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Evidence-based design in an intensive care unit: end-user perceptions.

Ferri, Mauricio; Zygun, David A; Harrison, Alexandra; Stelfox, Henry T.
BMC Anesthesiol; 15: 57, 2015 Apr 25.
Inglês | MEDLINE | ID: mdl-25907437

BACKGROUND:

The objective of this study was to describe end-user impressions and experiences in a new intensive care unit built using evidence-based design.

METHODS:

This qualitative study was comprised of early (2-3 months after opening) and late (12-15 months after opening) phase individual interviews with end-users (healthcare providers, support staff, and patient family members) of the newly constructed Foothills Medical Centre intensive care unit in Calgary, Canada. The study unit was the recipient of the Society of Critical Care Medicine Design Citation award in 2012.

RESULTS:

We conducted interviews with thirty-nine ICU end-users, twenty-four in the early phase and fifteen in the late phase. We identified four themes (eleven sub-themes): atmosphere (abundant natural light and low noise levels), physical spaces (single occupancy rooms, rooms clustered into clinical pods, medication rooms, and tradeoffs of larger spaces), family participation in care (family support areas and social networks), and equipment (usability, storage, and providers connectivity). Abundant natural light was the design feature most frequently associated with a pleasant atmosphere. Participants emphasized the tradeoffs of size and space, and reported that the benefits of additional space (e.g., fewer interruptions due to less noise) out-weighed the disadvantages (e.g., greater distances between patients, families and providers). End-users advised that local patient care policies (e.g., number of visitors allowed at a time) and staffing needed to be updated to reflect the characteristics of the new facility design.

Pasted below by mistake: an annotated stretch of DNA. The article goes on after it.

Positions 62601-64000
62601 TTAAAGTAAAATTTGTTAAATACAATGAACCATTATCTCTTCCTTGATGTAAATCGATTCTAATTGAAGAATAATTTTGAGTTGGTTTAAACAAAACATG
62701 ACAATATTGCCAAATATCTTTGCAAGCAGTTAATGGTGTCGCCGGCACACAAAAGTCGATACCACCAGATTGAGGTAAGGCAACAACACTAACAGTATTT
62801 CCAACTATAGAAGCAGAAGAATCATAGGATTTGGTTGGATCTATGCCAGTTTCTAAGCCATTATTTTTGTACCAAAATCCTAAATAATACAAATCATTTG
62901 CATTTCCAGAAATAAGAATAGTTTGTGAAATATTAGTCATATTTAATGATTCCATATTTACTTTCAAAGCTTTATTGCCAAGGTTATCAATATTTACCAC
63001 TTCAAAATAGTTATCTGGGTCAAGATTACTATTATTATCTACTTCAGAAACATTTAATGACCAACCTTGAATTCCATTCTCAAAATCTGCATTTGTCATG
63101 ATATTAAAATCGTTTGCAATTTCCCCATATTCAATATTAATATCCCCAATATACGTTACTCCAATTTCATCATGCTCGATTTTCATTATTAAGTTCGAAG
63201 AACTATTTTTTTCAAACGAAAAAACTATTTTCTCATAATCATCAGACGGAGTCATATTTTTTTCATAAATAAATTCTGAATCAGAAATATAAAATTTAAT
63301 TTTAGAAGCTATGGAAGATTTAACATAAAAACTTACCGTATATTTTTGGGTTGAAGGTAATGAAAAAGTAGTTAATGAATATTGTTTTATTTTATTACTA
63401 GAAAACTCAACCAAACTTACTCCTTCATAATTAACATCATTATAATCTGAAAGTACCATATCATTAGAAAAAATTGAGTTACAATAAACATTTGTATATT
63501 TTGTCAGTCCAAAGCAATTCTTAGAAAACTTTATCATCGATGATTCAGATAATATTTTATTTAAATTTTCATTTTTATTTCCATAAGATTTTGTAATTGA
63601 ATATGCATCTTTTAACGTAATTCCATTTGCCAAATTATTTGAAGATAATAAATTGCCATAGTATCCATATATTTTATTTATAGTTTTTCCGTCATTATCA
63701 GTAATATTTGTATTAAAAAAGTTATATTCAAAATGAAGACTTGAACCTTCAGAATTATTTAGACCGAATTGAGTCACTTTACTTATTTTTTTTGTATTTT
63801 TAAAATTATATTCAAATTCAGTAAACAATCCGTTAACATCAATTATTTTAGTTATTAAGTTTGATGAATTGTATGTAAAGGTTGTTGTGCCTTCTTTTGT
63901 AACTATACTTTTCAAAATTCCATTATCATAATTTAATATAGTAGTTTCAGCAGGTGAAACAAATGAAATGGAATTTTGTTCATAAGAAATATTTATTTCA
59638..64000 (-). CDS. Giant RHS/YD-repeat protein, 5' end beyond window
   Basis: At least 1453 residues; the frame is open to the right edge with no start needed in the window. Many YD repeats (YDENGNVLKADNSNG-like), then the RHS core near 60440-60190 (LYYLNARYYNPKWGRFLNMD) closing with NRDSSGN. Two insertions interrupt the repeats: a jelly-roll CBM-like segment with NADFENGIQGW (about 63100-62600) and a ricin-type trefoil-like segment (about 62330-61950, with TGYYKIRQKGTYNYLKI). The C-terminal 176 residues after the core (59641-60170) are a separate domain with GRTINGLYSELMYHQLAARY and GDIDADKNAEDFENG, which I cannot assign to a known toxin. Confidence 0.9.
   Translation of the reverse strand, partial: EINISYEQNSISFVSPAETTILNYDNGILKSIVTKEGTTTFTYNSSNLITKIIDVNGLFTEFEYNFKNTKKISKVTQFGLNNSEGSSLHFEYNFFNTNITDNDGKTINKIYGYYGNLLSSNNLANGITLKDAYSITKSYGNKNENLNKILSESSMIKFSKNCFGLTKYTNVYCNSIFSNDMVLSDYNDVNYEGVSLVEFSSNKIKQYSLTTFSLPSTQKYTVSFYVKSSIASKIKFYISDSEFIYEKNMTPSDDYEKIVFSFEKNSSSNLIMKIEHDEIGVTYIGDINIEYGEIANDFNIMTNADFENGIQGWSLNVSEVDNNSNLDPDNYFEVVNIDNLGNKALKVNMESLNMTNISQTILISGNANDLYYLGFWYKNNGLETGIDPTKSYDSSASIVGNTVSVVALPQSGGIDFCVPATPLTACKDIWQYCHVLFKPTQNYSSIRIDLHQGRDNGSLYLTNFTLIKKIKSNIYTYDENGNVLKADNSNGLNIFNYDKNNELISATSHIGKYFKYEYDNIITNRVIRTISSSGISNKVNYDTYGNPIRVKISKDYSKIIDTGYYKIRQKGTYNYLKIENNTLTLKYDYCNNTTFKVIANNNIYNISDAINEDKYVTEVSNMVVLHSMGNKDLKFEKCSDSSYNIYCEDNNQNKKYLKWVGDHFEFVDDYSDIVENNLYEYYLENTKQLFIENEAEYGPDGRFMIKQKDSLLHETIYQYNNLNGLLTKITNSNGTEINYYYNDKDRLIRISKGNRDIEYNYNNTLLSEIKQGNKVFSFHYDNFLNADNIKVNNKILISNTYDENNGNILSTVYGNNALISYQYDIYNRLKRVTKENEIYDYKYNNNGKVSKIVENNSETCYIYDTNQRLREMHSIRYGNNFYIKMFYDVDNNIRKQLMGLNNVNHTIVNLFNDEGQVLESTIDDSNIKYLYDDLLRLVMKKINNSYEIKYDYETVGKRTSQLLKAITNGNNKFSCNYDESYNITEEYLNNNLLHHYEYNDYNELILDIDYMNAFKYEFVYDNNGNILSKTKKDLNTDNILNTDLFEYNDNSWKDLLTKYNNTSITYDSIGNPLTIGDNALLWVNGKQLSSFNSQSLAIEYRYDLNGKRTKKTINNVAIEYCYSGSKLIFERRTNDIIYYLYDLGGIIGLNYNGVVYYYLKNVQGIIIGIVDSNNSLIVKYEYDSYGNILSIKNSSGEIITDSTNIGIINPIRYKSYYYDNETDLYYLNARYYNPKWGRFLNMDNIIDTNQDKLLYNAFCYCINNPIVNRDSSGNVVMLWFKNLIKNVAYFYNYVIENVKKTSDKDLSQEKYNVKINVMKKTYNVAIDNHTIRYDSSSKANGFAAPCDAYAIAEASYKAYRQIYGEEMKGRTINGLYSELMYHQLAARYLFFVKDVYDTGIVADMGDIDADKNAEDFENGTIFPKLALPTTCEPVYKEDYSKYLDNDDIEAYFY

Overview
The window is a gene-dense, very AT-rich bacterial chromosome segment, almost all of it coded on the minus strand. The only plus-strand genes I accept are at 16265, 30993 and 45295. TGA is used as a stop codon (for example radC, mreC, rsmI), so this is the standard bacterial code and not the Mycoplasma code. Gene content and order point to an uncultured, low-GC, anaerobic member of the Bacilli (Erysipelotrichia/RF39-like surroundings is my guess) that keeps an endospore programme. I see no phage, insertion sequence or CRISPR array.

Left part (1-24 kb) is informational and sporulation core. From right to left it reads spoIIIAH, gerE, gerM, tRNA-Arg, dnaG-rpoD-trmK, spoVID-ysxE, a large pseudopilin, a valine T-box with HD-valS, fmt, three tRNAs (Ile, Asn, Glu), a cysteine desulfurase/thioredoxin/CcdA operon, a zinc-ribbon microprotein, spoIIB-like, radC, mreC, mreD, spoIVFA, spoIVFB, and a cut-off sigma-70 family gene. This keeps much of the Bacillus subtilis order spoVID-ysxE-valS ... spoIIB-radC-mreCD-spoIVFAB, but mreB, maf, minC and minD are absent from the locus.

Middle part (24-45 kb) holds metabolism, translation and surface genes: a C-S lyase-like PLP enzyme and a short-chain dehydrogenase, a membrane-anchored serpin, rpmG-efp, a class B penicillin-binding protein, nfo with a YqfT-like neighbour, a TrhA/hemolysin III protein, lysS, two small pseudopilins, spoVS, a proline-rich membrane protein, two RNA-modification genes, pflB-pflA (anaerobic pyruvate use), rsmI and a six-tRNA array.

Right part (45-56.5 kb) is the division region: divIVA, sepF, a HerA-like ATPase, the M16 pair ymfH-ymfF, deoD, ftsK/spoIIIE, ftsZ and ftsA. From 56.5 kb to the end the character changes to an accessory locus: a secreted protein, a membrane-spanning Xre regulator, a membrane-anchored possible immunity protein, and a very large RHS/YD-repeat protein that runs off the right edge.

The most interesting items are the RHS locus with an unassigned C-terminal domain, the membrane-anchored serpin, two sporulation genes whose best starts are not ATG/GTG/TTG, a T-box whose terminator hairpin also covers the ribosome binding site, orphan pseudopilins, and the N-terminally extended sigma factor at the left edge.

CONCLUSIONS:

End-users identified design elements for creating a pleasant atmosphere, attention to the tradeoffs of space and size, designing family support areas to encourage family participation in care, and updating patient care policies and staffing to reflect the new physical space as important aspects to consider when building intensive care units. Evidence-based design may optimize ICU structure for patients, patient families and providers.